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|Report from Cave Excavation Says Humans Mastered Tool Making 50,000 Earlier than Thought|
A Still Bay bifacial point from Blombos Cave made on silcrete and finished by pressure flaking, mainly at the tip. Sophisticated methods of making sharp stone tools have been around a lot longer than archaeologists thought. Researchers have found evidence of a technique called pressure flaking as much as 75,000 years ago at Blombos Cave in South Africa. AP Photo/Science.
By: Jon Herskovitz
CAPE TOWN (REUTERS).- A group of prehistoric people mastered a difficult and delicate process to sharpen stones into spears and knives at least 75,000 years ago, more than 50,000 years earlier than previously thought, according to a report.
This technique, known as pressure flaking, allowed for the more precise shaping of stones to turn them into better weapons for hunting, a paper published on Thursday in the U.S. periodical Science said.
"These points are very thin, sharp and narrow and possibly penetrated the bodies of animals better than that of other tools," said Paola Villa, a curator at the University of Colorado Museum of Natural History and a study co-author.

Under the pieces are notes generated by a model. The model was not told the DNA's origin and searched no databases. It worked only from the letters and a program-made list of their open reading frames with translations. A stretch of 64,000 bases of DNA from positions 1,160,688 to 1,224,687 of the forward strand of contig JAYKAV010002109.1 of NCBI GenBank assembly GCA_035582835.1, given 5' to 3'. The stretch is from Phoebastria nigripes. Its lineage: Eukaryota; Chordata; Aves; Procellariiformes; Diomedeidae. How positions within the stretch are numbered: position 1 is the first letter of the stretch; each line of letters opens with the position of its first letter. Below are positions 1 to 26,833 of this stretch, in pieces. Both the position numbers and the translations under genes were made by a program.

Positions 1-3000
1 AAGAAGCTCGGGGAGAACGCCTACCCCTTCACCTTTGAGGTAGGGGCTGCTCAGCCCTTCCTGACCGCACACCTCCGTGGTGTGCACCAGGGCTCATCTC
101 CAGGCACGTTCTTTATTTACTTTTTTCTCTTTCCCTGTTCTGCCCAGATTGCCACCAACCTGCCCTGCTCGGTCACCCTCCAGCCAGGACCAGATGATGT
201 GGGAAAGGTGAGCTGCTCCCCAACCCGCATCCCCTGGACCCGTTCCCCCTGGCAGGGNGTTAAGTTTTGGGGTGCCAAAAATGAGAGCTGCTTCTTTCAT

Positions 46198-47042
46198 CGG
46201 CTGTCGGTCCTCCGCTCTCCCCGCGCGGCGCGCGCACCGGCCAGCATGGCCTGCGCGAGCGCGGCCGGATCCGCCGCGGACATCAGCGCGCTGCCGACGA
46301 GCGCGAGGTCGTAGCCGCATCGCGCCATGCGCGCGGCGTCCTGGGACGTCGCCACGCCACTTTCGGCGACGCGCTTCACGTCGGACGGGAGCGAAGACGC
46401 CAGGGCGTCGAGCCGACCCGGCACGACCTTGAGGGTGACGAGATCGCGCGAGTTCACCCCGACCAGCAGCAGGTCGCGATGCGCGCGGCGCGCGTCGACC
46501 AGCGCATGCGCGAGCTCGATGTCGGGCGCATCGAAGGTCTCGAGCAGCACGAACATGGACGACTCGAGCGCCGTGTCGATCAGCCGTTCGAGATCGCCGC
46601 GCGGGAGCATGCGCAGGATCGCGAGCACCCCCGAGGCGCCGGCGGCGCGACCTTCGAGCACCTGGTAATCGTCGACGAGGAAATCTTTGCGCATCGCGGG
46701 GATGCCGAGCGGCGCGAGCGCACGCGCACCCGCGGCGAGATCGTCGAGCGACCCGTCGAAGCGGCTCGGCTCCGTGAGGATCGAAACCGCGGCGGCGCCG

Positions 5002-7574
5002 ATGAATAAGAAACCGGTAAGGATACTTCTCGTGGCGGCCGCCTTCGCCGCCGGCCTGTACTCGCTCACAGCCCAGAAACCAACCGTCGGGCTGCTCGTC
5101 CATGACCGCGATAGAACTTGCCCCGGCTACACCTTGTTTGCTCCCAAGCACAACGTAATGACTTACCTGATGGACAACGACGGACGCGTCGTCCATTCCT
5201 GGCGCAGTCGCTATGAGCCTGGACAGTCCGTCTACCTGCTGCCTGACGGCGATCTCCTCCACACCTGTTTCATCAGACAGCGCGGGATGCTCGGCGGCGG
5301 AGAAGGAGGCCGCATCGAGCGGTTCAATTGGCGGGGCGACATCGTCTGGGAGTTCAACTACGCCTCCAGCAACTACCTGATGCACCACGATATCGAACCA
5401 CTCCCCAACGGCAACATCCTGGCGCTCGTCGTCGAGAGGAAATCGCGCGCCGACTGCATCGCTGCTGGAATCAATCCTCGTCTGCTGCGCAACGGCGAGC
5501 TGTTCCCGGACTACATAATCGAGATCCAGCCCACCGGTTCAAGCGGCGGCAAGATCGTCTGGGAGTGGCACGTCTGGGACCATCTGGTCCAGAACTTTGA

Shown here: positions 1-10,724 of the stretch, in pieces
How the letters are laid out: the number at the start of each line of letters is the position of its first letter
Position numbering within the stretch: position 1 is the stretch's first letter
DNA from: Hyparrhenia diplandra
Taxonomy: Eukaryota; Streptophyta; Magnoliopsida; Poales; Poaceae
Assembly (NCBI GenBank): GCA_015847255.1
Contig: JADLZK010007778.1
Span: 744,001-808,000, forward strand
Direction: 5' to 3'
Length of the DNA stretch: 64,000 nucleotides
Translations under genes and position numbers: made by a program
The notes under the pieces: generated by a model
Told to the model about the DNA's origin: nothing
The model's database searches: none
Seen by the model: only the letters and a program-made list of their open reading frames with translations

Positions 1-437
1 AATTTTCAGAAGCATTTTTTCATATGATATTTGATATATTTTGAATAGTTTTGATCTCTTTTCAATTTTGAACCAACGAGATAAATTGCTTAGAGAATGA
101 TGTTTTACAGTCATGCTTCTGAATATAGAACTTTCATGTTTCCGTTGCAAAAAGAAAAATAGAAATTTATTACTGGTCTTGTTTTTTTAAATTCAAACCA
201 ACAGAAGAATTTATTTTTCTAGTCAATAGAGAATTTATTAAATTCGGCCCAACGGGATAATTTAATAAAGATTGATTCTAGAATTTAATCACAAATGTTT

The new findings show pressure flaking took place at Blombos Cave in what is now South Africa during the Middle Stone Age by anatomically modern humans and involved the heating of silcrete -- quartz grains cemented by silica -- used to make tools, the university said in a news release.
Pressure flaking is a process by which implements previously shaped by hard stone hammer strikes followed by softer strikes with wood or bone hammers are carefully trimmed on the edges by directly pressing the point of a tool made of bone on the stone, it said.
"Using the pressure flaking technique required strong hands and allowed toolmakers to exert a high degree of control on the final shape and thinness that cannot be achieved by percussion," Villa said.
Prior to the Blombos Cave discovery, the earliest evidence of pressure flaking was from the Upper Paleolithic Solutrean culture in France and Spain roughly 20,000 years ago.
The authors speculated the pressure flaking technique may have been invented in Africa and used sporadically before its later, widespread adoption in Europe, Australia and North America.
The co-authors included Vincent Mourre of the French National Institute for Preventive Archaeological Research and Christopher Henshilwood of the University of Bergen in Norway and director of the Blombos Cave excavation.
"This flexible approach to technology may have conferred an advantage to the groups of Homo sapiens who migrated out of Africa about 60,000 years ago," the authors wrote in Science.
(Editing by Ralph Boulton)
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